The calorific value of biomass and forest waste can be determined using an oxygen bomb calorimeter. Samples are dried in a natural convection stove to determine the moisture content, and then processed using a cutting mill to pelletize the sample. In the production of fuel pellets and briquettes, the feedstock has to be milled, pulped and steamed before being transformed into a denser product. It is a pure powder form refined from wood or crop residues that has been put under high pressure so as to be formed into small cylinders of various sizes. Given the pressure and its reduced humidity, the energetic density of the wood/waste pellet is approximately double than that of the wood. Size reduction is an important treatment of biomass for energy conversion.
An oxygen bomb calorimeter is then used to determine the calorific value of the different agroforestry species and bio-based industry residues. The oxygen bomb calorimeter is the most prevalent technique of measuring calorific value in a laboratory and in industrial environments. The principle operation of the calorimeter is based on measuring the heat released from the complete combustion of a fuel in an oxygen environment.
- The oxygen bomb calorimeter is calibrated and verified using a Benzoic Acid Tablet
- The biomass sample is weighed on a precision balance.
- The powdered sample is inserted into a gelatine capsule or pressed into a compact material.
- The cotton thread and firing wire are attached to the lid assembly.
- The capsule and crucible is carefully placed into the bomb vessel.
- Ensure the firing cotton lies on top of the capsule
- The bomb vessel is closed and filled with oxygen before it’s placed into the bomb calorimeter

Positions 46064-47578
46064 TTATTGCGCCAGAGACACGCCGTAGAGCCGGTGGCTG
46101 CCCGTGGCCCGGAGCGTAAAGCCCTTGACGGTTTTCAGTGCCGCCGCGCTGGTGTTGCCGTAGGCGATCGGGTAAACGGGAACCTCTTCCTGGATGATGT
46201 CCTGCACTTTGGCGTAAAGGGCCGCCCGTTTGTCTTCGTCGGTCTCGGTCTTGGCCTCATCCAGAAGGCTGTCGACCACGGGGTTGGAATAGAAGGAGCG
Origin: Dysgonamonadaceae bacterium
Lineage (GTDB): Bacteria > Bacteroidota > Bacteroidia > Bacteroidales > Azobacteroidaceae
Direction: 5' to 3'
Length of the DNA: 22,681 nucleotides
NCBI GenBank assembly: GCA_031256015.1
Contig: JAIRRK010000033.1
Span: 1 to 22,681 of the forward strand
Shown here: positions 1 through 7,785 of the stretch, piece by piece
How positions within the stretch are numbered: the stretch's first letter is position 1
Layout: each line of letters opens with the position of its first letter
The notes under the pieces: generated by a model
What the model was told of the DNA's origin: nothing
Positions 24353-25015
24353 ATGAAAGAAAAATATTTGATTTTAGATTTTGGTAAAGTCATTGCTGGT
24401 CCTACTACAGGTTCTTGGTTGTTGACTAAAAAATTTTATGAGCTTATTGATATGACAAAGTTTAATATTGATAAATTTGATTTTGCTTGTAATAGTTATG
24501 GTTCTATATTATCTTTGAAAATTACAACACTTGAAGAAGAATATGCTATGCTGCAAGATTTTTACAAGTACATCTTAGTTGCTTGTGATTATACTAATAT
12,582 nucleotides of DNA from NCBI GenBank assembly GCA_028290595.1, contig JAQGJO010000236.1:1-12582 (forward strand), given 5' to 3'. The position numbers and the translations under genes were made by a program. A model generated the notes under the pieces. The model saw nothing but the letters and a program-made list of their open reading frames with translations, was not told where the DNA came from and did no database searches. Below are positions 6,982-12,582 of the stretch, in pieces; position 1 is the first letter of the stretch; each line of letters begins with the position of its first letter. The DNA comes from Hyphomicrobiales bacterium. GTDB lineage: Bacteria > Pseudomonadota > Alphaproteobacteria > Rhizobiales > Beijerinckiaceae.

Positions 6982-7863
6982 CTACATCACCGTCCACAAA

- The bomb calorimeter lid is then closed and the determination is started
The DDS Calorimeters range of oxygen bomb calorimeters automatically makes all the necessary calculations to produce the gross calorific value of the biomass sample.
The energy content of biomass is determined by its calorific value. The calorific value is influenced by biomass elemental composition, moisture and ash content. The gross calorific value of different agroforestry species and bio-based industry residues can range anywhere from 14.3 to 25.4 MJ/Kg. The energy differences are mainly due to different carbon content (main energy source), moisture content, ash content (no combustible material) or the experimental site.
Studies have shown that the energy analysis in crop plants and wetland herbs show that significant differences exist in calorific energy distribution on different plant organs. Root and main stems have the same calorific energy values. The lowest calorific energy value in all plant organs is the leaves. Also seeds, kernels and flowers have the highest energy values due to higher lipid content.
It was also found that rice husk and rice straw have a high ash content. Silica is the major composition of rice husk ash. With such a large ash content and silica in the ash it becomes economical to extract silica from the ash.
Biomass from forest residue, who higher gross calorific values in comparison with biomass from agricultural crop and wetland herbs.